Obesity is on the rise in many nations around the world, and we all know by now that sugar is a major culprit. This year, more and more nations are joining the public health battle against sugar by implementing taxation on sugary products.
Not only is sugar a factor in obesity, it has also been linked to cardiovascular disease, depression, diabetes, digestive disturbances, skin problems, certain cancers, and more. Furthermore, sugar has been found to be highly addictive.
One major issue is that the food industry aggressively markets sugary products to children. Children who eat too much sugar suffer the same health issues as adults, and becoming addicted to sugar early on can set a dangerously unhealthy precedent for the rest of that child’s life. Dr. Alison Tedstone, director of Diet & Obesity at Public Health England, an executive agency of the Department of Health in the U.K, had this to say about sugar consumption among children:
“Children are having too much sugar, three times the maximum recommended amount. This can lead to painful tooth decay, weight gain and obesity, which can also affect children’s wellbeing as they are more likely to be bullied, have low self-esteem and miss school.”
Needless to say, something must be done.
Supporters of the tax hope that an increase in the price of sugary foods and beverages will discourage people from buying them. This, they suggest, will promote healthier choices.
Currently, there are a number of Scandinavian countries with sugar taxes in place. In 2012, Hungary and France adopted sugar taxes, while Mexico accompanied them in 2014. In 2015, Barbados, Chile, and Dominica implemented sugar taxes, and in January of this year, Belgium joined the list.
In the United States, the City of Berkeley, California passed a city-wide sugar tax in late 2014. The city levied a tax of one cent per ounce on sugary beverages. According to the San Jose Mercury News, in May 2015, which was the first month of taxation, Berkeley brought in $116,000. Councilman Laurie Capitelli projected that the city would bring in $1.2 million in the first year. This decision by the City of Berkeley has the potential to influence other cities in the U.S., as well as state governments. And while governments will of course benefit from an increase in revenue, the main motivation is one of health.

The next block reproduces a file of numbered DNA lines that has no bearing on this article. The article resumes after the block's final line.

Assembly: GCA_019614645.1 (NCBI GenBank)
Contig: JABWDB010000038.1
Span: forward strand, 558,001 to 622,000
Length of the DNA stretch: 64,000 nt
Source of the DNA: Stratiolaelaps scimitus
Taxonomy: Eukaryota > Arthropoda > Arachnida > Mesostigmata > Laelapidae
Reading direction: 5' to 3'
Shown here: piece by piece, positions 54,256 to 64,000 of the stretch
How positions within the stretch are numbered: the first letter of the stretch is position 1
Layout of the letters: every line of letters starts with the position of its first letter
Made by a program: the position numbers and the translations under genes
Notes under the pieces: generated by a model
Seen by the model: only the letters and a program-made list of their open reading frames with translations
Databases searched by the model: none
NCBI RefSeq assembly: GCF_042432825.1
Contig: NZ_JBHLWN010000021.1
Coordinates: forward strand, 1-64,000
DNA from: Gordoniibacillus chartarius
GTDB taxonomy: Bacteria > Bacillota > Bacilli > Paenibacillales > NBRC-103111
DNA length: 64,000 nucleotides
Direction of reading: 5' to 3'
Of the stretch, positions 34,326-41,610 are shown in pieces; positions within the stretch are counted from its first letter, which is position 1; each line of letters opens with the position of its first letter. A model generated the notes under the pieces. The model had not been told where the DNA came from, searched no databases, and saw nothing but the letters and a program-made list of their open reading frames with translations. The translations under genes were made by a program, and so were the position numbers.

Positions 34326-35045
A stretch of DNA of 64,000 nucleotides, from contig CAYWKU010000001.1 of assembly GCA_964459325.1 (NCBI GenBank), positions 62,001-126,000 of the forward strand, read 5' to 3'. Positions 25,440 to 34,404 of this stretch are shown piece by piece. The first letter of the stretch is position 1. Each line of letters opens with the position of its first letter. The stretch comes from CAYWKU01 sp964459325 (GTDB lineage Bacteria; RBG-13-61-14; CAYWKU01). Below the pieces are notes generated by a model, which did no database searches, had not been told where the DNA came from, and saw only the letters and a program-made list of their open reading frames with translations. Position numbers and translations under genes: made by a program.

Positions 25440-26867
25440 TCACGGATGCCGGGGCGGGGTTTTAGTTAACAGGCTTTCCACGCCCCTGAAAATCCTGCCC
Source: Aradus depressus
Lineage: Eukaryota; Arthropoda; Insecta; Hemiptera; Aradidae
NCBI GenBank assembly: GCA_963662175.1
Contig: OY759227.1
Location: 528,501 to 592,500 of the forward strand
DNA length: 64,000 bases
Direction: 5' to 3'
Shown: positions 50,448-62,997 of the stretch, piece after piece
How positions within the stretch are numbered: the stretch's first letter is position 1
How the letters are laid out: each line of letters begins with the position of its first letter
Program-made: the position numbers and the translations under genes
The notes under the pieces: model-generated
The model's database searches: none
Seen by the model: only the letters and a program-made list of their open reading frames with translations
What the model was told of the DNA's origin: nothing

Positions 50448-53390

This year, Indonesia, India, and the Philippines are considering sugar taxes. The issue is also being discussed in Britain — although the future of a British sugar tax is still uncertain.
Since Mexico’s implementation of a sugar tax, the nation has seen a pretty significant decrease in soft drink consumption. The most recent statistics say that soda sales are down 12 percent per month as a result of the tax. In Mexico, 70 percent of adults and 34 percent of children are considered overweight or obese, so the dipping soda sales are definitely good news.
According to the National Institute of Public Health of Mexico:
“The implementation of this tax in Mexico as a measure to prevent obesity and diabetes has positioned our country internationally as a leader in public health.”
We certainly do hope that obesity and diabetes rates drop — in Mexico, and throughout the world. However, some health experts are not convinced that a tax on sugar is enough to bring about significant change.
Professor Tom Sanders of King’s College London, for example, has stated that the decline of soda sales in Mexico is merely, “a drop in the caloric ocean.” Perhaps, but greater declines may still be seen, especially as the dangers of soda are becoming increasingly well known.
Do you think a tax on sugary foods and beverages will discourage people from buying them? Tell us what you think!
Tanya is a writer at The Alternative Daily with a passion for meditation, music, poetry, and overall creative and active living. She has a special interest in exploring traditional Eastern remedies and superfoods from around the globe, and enjoys spending time immersed in nature.